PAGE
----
Hiring an organizer to work with your parent, can keep you off the hook and place you on equal footing with the others, rather than placing one sibling in charge of everything. Even if the organizer isn’t doing the actual work, he or she can be involved in the planning and be a resource for future questions and guidance. One of my Guided DIY plans may be perfect for this, and it may be much easier to resort to “blaming” the organizer than disagreement among the family members. Some examples: The organizer says we should work on one area at a time so as not to overwhelm Mom. Or the organizer says we are going to need lots of boxes. Who is able to pick them up or make sure Dad picks them up before we start? Or, the organizer says Mom will have 50% less dresser drawer space, so she can really only keep half of her clothes. Let’s help her pick the half she will need/want.
--BEWARE- A major pitfall is trying to hire an organizer to work with an unwilling party. He or she will want to work with the client who owns the home that is to be downsized unless that person is totally not mentally or physically able to be involved. So, if your parent isn’t committed to the project or worse, doesn’t know about it yet, don’t put an organizer in this pickle. The organizer needs to be your parent’s ally, not their enforcer. It will be your job to deal with any emotional fallout from the older person who has to part with their things and if they are cantankerous, emotional or have some dementia, the organizer is fully within rights to require a family member to be present for all sessions to prevent accusations or blame falling in the wrong place.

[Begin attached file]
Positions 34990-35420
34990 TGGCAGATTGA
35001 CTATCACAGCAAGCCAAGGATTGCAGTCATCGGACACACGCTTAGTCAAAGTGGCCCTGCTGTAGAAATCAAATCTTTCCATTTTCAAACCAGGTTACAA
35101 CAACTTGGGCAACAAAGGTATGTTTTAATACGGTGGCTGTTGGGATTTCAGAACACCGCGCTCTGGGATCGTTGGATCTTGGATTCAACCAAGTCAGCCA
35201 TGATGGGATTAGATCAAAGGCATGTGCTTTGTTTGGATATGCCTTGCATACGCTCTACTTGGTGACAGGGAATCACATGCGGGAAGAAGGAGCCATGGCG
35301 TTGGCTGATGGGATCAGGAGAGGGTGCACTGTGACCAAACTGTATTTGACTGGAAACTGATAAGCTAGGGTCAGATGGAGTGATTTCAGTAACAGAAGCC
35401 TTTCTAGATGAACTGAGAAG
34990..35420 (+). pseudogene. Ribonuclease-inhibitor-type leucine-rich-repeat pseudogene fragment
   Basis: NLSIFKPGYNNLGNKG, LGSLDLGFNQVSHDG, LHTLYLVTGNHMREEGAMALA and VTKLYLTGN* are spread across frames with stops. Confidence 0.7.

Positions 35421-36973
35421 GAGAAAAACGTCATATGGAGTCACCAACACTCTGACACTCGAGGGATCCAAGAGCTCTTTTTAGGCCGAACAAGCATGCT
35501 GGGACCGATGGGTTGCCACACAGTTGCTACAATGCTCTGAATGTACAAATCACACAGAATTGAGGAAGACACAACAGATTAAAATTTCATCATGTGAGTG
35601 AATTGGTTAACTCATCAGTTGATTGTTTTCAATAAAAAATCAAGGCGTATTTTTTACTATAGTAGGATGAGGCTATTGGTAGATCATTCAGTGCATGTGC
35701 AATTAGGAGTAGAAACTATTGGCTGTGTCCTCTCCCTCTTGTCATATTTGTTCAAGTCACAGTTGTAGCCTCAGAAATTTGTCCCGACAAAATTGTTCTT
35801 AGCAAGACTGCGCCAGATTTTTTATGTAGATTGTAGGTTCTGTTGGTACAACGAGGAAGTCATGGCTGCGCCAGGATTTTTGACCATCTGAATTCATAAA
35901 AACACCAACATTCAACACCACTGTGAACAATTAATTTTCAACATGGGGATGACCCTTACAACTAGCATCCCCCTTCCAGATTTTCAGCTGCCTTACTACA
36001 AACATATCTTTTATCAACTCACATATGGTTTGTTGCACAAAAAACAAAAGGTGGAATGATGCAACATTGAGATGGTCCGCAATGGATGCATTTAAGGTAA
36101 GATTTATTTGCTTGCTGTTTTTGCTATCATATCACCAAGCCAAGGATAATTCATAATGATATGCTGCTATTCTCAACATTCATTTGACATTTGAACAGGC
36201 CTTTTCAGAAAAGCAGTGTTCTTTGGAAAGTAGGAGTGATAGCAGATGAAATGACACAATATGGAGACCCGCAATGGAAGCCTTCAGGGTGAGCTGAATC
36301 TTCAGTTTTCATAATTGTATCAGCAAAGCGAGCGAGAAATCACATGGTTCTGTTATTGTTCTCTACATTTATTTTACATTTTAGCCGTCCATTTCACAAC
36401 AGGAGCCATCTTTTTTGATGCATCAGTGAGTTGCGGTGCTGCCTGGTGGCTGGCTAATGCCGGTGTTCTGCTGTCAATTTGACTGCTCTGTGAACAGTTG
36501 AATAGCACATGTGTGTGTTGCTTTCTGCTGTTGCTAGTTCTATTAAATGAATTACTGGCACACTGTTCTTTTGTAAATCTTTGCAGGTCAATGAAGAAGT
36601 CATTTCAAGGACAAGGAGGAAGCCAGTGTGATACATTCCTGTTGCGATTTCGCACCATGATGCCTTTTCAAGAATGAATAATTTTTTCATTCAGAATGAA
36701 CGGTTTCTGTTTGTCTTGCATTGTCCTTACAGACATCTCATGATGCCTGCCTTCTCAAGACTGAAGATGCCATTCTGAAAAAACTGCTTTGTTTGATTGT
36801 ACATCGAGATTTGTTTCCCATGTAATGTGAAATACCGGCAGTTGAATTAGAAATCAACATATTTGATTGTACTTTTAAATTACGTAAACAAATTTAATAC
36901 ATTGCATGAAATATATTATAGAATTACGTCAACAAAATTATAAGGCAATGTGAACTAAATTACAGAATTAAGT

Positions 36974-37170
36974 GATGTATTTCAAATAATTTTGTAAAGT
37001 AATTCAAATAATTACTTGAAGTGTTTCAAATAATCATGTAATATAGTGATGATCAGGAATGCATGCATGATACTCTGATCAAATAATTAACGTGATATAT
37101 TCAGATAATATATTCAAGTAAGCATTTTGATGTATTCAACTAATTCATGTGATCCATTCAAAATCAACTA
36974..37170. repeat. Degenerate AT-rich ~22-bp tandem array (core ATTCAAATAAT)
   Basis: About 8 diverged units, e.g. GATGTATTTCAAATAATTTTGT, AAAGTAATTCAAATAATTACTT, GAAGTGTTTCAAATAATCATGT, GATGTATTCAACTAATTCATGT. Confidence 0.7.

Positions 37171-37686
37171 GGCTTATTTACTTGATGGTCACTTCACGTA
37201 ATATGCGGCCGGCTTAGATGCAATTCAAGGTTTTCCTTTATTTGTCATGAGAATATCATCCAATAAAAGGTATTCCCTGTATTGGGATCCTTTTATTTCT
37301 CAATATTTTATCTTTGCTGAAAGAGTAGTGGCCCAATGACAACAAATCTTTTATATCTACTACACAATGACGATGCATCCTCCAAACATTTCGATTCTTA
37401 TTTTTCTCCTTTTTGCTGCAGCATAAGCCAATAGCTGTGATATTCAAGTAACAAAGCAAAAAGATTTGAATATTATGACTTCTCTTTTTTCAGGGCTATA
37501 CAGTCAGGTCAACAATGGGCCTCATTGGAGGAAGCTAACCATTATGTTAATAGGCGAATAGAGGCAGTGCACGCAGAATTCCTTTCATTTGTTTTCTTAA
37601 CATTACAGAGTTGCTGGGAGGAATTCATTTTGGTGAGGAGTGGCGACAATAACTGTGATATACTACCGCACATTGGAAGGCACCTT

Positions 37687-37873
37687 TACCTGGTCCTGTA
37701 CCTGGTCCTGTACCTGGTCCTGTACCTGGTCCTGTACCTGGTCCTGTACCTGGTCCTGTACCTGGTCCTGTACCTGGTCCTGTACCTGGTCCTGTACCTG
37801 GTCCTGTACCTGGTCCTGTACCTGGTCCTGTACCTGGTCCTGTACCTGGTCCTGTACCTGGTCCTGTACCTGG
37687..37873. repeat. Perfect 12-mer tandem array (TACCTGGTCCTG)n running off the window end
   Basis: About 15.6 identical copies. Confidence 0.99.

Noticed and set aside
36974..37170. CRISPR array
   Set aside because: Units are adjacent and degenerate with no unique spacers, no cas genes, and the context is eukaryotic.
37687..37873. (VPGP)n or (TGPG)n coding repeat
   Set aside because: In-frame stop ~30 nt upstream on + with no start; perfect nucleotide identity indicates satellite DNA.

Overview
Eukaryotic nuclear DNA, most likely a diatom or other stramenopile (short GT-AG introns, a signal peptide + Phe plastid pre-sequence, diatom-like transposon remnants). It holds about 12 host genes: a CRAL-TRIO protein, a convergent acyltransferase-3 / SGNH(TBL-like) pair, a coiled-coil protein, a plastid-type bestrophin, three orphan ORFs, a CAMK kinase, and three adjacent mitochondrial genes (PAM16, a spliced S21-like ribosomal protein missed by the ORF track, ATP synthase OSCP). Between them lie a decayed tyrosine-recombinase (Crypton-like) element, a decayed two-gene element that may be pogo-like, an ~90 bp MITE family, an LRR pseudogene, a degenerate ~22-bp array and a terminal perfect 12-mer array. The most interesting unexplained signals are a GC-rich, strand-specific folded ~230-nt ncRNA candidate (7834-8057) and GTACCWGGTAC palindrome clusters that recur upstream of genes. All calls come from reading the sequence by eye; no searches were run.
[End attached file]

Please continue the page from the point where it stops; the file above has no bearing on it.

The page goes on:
--This can actually be a happy time to share with siblings and family members, a time to work together to accomplish the task at hand. Create a regularly occurring party day or a one-time celebration of revisiting old times, and Mom or Dad will feel like a Queen or King. Sharing memories is so important for everyone, and your parent probably has some memories that you have forgotten or never knew about.
--You may have feelings of loss at this transition. Your siblings are the perfect people to join forces with, as you are all in the same boat in this instance. Sharing your feelings with siblings, another person or even a counselor can help you come to grips with your feelings, and in turn, help your loved one get through this victoriously.
--Working together with siblings will also lighten the load, as each one can be in charge of a particular task or area or expertise. Even if some brothers or sisters don't live nearby, there are tasks they can assist with.
--If you and your siblings are likely to fight over the items that a parent or loved one is editing, an organizer is NOT going to want to get in the middle of that, but if approached with questions on how you can all work together without disagreeing, the organizer or a counselor may be able to give you some options for ways to go about fairly distributing the loved one's belongings, once they've decided what to part with.